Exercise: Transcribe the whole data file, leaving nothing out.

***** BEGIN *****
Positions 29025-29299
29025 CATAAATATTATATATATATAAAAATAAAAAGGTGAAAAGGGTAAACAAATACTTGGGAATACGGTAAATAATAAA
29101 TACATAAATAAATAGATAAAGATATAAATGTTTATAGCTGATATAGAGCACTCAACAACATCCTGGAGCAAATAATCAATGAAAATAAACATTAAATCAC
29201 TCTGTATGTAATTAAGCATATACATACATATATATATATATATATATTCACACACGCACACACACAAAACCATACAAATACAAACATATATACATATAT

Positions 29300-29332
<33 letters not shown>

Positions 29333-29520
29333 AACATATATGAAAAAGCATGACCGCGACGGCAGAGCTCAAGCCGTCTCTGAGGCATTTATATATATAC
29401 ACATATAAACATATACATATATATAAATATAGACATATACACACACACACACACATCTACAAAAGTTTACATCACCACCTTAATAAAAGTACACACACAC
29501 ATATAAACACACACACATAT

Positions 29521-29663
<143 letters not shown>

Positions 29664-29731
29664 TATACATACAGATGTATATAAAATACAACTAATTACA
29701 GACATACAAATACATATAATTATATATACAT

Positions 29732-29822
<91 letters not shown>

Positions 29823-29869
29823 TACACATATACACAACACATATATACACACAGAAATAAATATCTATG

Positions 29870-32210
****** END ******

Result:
Positions 29025-29299
29025 CATAAATATTATATATATATAAAAATAAAAAGGTGAAAAGGGTAAACAAATACTTGGGAATACGGTAAATAATAAA
29101 TACATAAATAAATAGATAAAGATATAAATGTTTATAGCTGATATAGAGCACTCAACAACATCCTGGAGCAAATAATCAATGAAAATAAACATTAAATCAC
29201 TCTGTATGTAATTAAGCATATACATACATATATATATATATATATATTCACACACGCACACACACAAAACCATACAAATACAAACATATATACATATAT

Positions 29300-29332
<33 letters not shown>

Positions 29333-29520
29333 AACATATATGAAAAAGCATGACCGCGACGGCAGAGCTCAAGCCGTCTCTGAGGCATTTATATATATAC
29401 ACATATAAACATATACATATATATAAATATAGACATATACACACACACACACACATCTACAAAAGTTTACATCACCACCTTAATAAAAGTACACACACAC
29501 ATATAAACACACACACATAT

Positions 29521-29663
<143 letters not shown>

Positions 29664-29731
29664 TATACATACAGATGTATATAAAATACAACTAATTACA
29701 GACATACAAATACATATAATTATATATACAT

Positions 29732-29822
<91 letters not shown>

Positions 29823-29869
29823 TACACATATACACAACACATATATACACACAGAAATAAATATCTATG

Positions 29870-32210